There are a few different reasons to file for Chapter 13. Probably the first one is if you are not qualifying for the Chapter 7.
Jan. 12, 2023
Can a Chapter 7 or A Chapter 13 Stop Repossession?
Yes, a Chapter 7 or 13 can stop a repossession. Because the automatic stay, which is federal law, prohibits any kind of collection action (e.g., repossession, foreclosure, etc.) all of those things stop. All of the notifications in the bankruptcy court happen by United States mail. Therefore, there is going to be a day, two, or three before those notices reach the creditors. For example, if your car is at risk of repossession and we file your case on Friday, the court mails the notices and over the weekend your car was repossessed. Once that notice reaches the creditor, we can actually get that car back into your possession, and they no longer have grounds for repossession.
If you file for chapter 7, you would have an extra two to three months to work out the payments to bring the auto loan current. In chapter 13, very similar to the mortgage payments we discussed in Is It Too Late To Stop A Foreclosure By The Time Someone Receives A Foreclosure Notice?, you could actually bring your car payments current over the next three to five years, if that is what you determine would work better for you.
Will I Have To Make All Of The Back Payments To Keep Possession Of My Home?
The short answer is yes, you will have to make back payments. If you are in default, which means you are behind on your mortgage, or your car payments, you have to bring those payments current; in a chapter 13, you have to bring them current over the life of your chapter 13-repayment plan, or in a 7, you have three months with the chapter 7 processes. At some point, you are going to have to bring that current before you have discharged your debt. Now the lender still has their lien rights, because you cannot discharge the lien rights, you can discharge the debt, but not the lien. Therefore, your credit cards, which are considered unsecured debt, that all is discharged. When you buy a car, you are signing two documents.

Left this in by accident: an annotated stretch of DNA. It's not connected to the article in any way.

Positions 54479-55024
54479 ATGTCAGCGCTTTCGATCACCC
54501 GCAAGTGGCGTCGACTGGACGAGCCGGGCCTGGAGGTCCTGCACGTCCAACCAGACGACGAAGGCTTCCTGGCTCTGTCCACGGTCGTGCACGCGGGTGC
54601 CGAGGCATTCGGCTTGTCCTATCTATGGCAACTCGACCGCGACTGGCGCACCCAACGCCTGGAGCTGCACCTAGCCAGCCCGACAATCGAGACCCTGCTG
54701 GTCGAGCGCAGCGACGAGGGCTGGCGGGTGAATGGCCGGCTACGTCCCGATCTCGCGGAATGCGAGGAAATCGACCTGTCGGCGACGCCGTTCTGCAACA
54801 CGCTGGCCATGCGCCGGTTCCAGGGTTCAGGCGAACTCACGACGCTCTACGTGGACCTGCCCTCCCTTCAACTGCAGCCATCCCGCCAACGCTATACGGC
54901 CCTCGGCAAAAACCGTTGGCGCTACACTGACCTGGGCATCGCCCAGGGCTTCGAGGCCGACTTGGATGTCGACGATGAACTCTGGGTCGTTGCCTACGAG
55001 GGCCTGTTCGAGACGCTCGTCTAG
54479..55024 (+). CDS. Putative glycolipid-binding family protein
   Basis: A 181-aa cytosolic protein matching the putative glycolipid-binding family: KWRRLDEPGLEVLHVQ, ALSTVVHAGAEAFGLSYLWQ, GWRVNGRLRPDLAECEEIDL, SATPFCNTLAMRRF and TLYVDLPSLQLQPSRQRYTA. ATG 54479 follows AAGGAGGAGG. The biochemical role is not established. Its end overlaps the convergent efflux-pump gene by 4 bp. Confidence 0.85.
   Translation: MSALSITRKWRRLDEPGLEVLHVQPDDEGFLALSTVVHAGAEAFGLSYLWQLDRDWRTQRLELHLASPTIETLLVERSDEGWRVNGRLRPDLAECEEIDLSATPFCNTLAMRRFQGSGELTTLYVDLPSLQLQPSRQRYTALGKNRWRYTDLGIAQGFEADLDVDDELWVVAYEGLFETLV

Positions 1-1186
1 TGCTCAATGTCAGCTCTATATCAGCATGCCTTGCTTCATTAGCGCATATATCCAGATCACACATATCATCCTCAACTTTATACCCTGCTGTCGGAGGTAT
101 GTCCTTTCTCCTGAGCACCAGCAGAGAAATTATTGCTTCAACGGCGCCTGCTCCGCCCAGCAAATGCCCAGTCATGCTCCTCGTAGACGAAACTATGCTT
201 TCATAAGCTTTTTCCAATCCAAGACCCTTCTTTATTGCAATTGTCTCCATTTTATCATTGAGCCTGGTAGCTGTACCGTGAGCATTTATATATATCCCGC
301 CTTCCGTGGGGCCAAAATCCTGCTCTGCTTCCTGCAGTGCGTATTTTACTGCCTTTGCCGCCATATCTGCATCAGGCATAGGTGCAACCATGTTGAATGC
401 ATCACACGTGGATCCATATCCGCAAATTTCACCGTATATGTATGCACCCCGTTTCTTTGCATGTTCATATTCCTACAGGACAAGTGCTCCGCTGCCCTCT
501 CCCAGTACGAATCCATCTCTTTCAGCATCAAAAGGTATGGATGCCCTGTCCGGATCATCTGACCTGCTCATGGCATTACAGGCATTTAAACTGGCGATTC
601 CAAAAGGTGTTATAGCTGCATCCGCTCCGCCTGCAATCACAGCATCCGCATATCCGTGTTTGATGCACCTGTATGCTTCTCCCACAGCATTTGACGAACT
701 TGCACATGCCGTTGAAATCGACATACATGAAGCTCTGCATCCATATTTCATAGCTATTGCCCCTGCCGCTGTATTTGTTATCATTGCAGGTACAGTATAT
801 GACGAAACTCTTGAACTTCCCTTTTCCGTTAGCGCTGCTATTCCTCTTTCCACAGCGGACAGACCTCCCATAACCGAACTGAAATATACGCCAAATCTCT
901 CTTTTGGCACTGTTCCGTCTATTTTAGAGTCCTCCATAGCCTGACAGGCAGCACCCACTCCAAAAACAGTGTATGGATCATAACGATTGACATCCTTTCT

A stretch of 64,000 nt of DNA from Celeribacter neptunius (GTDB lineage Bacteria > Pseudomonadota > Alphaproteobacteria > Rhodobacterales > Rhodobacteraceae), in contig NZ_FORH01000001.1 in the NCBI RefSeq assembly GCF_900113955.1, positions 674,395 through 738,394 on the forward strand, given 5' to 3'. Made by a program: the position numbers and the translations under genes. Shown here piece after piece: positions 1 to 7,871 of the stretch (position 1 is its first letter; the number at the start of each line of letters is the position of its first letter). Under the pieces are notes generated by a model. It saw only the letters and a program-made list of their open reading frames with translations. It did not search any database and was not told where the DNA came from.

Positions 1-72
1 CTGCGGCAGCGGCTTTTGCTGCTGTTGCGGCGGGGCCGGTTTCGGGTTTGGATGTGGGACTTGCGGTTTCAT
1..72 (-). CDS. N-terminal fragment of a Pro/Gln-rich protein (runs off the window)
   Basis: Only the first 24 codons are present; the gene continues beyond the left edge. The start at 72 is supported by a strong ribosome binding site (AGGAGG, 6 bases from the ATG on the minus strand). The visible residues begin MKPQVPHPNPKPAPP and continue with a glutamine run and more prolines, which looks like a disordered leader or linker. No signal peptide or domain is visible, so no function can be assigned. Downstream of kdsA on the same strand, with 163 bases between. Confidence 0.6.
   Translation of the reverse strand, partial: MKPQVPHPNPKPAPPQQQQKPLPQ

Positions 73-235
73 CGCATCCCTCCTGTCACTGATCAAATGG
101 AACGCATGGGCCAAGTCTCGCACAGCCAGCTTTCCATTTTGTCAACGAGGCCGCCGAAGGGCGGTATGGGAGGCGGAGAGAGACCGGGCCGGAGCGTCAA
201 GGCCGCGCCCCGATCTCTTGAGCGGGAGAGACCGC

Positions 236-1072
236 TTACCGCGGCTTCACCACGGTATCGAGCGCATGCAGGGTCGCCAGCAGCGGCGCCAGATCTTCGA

You are signing a note, which is unsecured debt, and signing a security agreement, which grants the lender a lien. When you file chapter 7, you are discharging the unsecured debt, but they still have the lien rights. Therefore, because the security agreement mirrors the note, essentially you still owe them the amount due on the loan. Over the three months of your chapter 7 case, if you can save up, and work it out with them, or do a payment plan, that is an option. Otherwise if you cannot, once your chapter 7 case is discharged, then they would still have their lien rights, and the repossession risk would renew. There would be a new risk of repossession, unless you are able to work out something with the auto lender.
That is why chapter 13 oftentimes is a great opportunity for people, because you can take three to five years to pay off the amount you’re behind. In a chapter 13, we can do what is called the “cram down” as well. This is where if we can show the court that the value of the vehicle is worth less than the balance of the auto loan, then we can cram down the amount that you actually have to pay on the loan, to the value of the car. The rest of the auto loan, the difference between the value of the car to the full amount of the loan is treated as unsecured debt, which can get paid just pennies on the dollar.